Robert’s reasoning is good; with all this platform-building, it’s easy to take our social networks for granted as a collection of eyes that we must continually put our content in front of. Today is a reminder that our people are well-rounded connoisseurs of content, with a palate for everything from dancing babies to economic projection infographics. Let’s share good stuff of all kinds, not just what we’ve generated ourselves.

Of course, we are still platform-builders, so being a bit strategic in what we share is called for. I’m building a platform to do with writing and storytelling. Specifically, I seem to have drawn a following of writers looking to connect about writing. So I want to share an article that will be helpful to this particular crowd of mine.

To that end, I found a very interesting article in Writer’s Digest’s e-newsletter today. My task is to share it on Twitter, Facebook, and LinkedIn (at minimum – linking to it here is going a bit extra).

I was drawn to Brian Klem’s article, 7 Tips for Turning Your Blog into a Book, because I want to do just that. Blogging is an exploratory exercise, and I’ve discovered several story ideas as I’ve typed away at WordPress the last couple years. Maybe not novel material, but certainly a short e-book could be cobbled together from my Except When It Rains series of fiction and also last year’s road trip travelogue.

If you have a blog, there’s a high likelihood there’s a book in there somewhere—or at least the beginning of one. Don’t let that book go to waste. Turn your blog into a book, or “book it,” as author and book designer Joel Friedlander likes to say. Repurpose your blog content into a book.

Sounds reasonable, doesn’t it? Please enjoy these helpful thoughts on blogging with a book in mind, or mining your blog for book content. I definitely did.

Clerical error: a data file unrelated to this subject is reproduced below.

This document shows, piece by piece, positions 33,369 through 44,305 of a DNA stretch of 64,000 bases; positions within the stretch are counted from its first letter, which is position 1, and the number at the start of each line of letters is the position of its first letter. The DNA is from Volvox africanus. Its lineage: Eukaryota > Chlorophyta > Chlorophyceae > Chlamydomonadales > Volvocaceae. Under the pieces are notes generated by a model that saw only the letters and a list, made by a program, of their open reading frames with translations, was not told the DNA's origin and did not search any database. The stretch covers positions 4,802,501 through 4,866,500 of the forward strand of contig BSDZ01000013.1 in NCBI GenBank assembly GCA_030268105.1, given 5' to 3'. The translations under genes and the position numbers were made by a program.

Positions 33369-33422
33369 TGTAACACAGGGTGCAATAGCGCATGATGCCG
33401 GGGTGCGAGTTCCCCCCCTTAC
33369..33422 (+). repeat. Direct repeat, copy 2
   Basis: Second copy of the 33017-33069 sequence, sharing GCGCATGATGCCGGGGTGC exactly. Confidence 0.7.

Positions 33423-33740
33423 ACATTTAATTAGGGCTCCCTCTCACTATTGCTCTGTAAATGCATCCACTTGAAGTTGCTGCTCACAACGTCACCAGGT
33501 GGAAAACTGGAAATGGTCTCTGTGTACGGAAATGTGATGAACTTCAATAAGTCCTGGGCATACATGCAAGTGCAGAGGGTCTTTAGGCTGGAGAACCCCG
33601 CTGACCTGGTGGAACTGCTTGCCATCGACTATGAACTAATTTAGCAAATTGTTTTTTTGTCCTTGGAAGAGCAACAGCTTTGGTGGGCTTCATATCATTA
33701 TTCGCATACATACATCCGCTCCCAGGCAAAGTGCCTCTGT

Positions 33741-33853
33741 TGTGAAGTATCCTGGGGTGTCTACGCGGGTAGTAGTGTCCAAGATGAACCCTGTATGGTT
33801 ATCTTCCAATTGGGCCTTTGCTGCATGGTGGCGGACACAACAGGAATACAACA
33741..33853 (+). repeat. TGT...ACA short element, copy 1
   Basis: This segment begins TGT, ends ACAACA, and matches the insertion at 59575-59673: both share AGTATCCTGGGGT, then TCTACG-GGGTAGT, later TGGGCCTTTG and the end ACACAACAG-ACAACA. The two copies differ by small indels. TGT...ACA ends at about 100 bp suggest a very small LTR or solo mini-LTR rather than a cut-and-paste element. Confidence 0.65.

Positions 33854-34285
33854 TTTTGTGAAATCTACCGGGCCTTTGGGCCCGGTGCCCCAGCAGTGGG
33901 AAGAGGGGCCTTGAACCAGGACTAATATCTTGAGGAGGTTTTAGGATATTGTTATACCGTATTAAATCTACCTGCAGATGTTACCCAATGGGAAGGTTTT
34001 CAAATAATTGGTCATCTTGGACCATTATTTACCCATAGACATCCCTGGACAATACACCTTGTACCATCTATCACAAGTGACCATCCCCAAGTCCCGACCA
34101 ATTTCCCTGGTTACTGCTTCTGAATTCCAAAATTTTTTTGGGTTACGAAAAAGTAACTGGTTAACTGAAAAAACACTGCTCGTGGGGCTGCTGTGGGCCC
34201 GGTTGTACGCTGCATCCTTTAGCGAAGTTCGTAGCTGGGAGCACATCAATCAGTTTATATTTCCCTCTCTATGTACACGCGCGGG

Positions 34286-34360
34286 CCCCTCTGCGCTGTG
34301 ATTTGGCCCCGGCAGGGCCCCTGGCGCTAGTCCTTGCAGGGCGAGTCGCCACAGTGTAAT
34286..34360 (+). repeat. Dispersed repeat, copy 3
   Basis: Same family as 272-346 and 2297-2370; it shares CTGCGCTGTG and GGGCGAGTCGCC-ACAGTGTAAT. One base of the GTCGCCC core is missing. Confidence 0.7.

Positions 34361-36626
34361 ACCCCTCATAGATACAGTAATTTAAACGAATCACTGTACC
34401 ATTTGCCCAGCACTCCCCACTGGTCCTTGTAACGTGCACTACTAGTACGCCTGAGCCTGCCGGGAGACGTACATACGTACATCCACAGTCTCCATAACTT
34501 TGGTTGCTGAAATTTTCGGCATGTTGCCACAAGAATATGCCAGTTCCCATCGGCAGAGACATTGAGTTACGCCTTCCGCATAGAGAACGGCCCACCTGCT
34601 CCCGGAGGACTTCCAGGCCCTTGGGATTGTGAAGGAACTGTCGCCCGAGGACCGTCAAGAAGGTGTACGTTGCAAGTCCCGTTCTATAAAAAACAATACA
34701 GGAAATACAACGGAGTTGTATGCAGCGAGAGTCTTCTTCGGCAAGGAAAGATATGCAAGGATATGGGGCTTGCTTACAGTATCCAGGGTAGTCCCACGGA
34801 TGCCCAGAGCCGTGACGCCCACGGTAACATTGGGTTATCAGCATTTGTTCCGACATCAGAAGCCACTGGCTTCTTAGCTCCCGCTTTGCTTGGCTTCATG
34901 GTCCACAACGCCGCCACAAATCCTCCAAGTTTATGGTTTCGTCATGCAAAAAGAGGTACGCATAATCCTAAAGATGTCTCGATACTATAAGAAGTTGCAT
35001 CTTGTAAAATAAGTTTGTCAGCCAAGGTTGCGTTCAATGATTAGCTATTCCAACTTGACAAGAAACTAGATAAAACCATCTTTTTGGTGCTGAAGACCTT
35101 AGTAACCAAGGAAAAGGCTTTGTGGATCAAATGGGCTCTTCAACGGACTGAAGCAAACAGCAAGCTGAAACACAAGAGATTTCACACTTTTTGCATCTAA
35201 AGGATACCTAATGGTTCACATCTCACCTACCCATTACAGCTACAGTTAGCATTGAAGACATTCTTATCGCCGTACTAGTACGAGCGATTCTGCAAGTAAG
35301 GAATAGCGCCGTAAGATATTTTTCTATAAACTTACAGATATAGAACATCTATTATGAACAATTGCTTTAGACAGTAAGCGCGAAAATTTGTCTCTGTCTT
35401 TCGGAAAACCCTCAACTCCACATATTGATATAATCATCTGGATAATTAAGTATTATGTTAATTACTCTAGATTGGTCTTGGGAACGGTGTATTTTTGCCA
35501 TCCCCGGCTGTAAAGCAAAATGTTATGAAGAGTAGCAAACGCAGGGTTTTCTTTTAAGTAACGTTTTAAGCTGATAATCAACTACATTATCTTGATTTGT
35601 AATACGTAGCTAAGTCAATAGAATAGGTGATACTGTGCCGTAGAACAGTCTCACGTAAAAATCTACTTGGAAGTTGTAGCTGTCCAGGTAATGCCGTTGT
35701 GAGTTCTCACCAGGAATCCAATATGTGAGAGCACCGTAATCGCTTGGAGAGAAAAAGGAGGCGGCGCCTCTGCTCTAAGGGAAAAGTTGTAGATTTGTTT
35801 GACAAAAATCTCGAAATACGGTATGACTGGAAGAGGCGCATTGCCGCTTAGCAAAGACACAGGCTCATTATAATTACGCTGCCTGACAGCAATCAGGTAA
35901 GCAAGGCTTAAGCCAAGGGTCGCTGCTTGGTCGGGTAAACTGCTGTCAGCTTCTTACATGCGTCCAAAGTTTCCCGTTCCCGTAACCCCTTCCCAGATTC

Day 9: Tweet Back

I don’t know many of the people I follow on Twitter, so oftentimes I feel I’m tweeting into a vast abyss with no guarantees that anyone will see – let alone care about – what I wrote. So the occasional response I get is hugely gratifying.

Wouldn’t we love to give that gratification to our fellow tweeps? Oh, good.

Day 9: Respond to at least three people on Twitter

So, I hopped on Twitter and wrote back to the first three posts I saw:

@DannyManus Lazy Saturday takes on a whole new meaning when it’s doctor ordered.
@cortneywrites Did it ruin it for you?

@WritersDigest Writing retreat on the Greek isle of Ithaca this summer
@cortneywrites *drooling*

@ASouthernYankee Today I discovered that if you argue with the groceries in your shopping cart, the checkout line magically clears.
@cortneywrites Nice

There they are. My responses. Tweeted them right out into the abyss. No acknowledgment of said tweets has been made in the last 13 minutes, but that’s okay. You know, my readers. You know it all.